Question: What should I do with my 401(k) account when I leave a job or when I am preparing to retire?

Answer: To give you a better understanding of your 401(k) options, I will review four strategies.

1. Do Nothing

You can simply leave your retirement account as it is. You need to be aware, however, that doing nothing may create problems for you later, such as simply neglecting the account without considering how you want it to serve you. Also, changes in the 401(k) may take place after you leave your job, causing confusion and uncertainty. Most often people do nothing because they are uncomfortable about managing their 401(k) or are even reluctant to ask for assistance.

2. Cashing Out

Cashing out is usually your worst option. This is because you will be required to pay taxes on the 401(k), or any other tax-deferred account, when you take cash distributions. In addition, if you have not reached certain eligibility requirements, you may also incur a penalty. Finally, you will lose any potential long-term, tax-deferred growth.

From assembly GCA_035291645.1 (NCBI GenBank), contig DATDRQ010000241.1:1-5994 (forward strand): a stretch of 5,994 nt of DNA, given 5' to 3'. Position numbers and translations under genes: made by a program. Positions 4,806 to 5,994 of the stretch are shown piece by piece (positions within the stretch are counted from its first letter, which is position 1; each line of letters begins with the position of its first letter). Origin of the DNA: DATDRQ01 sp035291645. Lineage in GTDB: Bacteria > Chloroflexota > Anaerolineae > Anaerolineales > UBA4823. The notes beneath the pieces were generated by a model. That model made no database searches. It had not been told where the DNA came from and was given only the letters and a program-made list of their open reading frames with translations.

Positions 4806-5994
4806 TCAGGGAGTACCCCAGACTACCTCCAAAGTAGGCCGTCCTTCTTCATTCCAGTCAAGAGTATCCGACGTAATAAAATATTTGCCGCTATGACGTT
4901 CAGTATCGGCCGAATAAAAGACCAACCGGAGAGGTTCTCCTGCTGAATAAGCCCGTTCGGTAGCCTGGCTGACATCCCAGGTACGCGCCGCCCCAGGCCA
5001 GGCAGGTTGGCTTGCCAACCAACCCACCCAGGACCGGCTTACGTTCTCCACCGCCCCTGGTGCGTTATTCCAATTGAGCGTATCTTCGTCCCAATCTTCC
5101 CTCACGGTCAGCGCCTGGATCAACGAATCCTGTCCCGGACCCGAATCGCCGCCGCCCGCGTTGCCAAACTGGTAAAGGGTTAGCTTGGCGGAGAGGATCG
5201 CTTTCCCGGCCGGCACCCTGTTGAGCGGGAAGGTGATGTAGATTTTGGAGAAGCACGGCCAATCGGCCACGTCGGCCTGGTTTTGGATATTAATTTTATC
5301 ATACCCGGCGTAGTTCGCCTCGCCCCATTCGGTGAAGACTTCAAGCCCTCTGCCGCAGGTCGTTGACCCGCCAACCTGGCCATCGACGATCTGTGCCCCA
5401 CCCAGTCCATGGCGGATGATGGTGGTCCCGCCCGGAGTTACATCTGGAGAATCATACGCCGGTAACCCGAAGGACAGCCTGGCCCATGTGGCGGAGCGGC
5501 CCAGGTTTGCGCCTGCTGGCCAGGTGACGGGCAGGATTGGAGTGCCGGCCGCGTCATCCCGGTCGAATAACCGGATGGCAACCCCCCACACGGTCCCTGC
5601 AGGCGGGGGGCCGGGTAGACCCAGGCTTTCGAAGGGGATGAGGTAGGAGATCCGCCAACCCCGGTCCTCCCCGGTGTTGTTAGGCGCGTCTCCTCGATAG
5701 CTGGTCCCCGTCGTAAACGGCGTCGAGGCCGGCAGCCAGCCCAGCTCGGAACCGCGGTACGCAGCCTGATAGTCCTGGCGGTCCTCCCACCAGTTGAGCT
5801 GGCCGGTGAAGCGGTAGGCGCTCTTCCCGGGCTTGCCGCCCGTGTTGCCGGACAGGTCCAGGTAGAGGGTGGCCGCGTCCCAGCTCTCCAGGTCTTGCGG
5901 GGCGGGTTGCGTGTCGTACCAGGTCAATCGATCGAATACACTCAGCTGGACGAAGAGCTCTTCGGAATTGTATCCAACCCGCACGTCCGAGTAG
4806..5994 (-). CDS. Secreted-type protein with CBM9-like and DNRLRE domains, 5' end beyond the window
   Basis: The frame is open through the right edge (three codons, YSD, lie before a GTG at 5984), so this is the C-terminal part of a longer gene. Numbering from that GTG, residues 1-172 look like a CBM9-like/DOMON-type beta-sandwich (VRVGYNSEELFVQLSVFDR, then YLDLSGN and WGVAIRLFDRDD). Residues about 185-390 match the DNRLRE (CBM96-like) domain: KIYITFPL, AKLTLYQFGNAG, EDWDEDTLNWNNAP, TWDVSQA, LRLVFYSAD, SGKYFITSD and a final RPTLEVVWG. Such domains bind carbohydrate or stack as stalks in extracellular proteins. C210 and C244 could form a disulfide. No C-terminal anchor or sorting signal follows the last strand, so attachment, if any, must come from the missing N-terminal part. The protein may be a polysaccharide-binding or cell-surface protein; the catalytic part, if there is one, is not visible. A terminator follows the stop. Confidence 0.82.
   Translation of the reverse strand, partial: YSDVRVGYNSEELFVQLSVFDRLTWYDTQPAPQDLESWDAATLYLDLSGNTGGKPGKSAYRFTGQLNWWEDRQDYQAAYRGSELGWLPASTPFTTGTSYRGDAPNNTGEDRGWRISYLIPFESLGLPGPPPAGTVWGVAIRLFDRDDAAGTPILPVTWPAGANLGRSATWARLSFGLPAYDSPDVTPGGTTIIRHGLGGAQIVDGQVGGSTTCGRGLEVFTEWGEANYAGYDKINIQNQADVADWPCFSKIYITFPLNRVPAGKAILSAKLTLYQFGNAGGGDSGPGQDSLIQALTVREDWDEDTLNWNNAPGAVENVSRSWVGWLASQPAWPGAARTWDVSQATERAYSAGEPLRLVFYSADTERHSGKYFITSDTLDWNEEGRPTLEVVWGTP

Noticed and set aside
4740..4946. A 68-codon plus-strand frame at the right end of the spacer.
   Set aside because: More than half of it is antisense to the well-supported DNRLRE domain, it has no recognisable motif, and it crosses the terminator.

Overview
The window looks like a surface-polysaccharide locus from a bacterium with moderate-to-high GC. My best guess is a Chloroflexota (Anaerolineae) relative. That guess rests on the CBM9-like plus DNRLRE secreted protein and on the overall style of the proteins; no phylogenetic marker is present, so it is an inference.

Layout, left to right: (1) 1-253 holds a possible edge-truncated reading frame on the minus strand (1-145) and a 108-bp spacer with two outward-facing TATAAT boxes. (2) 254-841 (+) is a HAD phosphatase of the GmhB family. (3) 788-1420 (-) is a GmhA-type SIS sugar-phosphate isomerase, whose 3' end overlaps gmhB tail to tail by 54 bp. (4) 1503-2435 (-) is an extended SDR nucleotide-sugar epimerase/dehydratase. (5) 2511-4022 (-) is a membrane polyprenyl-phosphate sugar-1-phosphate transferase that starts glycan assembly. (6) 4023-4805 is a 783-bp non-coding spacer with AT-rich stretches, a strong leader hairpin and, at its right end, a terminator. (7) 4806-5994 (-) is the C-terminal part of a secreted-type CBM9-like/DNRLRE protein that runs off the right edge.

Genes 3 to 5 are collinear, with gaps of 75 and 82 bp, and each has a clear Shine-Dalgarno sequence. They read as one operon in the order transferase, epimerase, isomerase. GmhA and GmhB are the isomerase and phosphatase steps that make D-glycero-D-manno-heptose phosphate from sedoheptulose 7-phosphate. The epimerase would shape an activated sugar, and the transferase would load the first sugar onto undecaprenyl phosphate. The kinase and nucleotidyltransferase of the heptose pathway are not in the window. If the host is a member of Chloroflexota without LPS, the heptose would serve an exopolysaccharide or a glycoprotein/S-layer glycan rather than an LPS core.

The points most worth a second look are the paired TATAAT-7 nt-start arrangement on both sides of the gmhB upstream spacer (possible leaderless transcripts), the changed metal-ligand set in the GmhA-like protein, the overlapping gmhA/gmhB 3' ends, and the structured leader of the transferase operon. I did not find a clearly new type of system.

3. Rollover into a New 401(k)

When your new employer offers matching 401(k) contributions it is most likely easy to decide to participate. But should you rollover your old 401(k) into the new one?

The two main criteria to consider are the costs and the investment options:

A. Who pays for record keeping, consulting, and administration–the employer, the employee, or both?
B. Review the investment lineup and choices. Are you able to build a portfolio from these offerings that aligns with your goals?

Answering these questions will help guide you to a decision.

Also, if you do decide to rollover your old 401(k) into your new 401(k), you should always double-check how your moneys will be invested from day one. Will your rollover funds sit in cash or will they be invested in the options you selected?

4. Rollover into an Individual Retirement Account (IRA)

One benefit to this approach is that an IRA usually offers more investment options and fewer administrative costs than a 401(k). But know that the onus is on the individual to manage the IRA properly, so be sure to have someone double-check your rollover paperwork. The last thing you want to have happen when you visit your accountant at tax time is to realize that you have triggered a taxable event because of your carelessness.


We are happy to discuss which of these options would work best for you.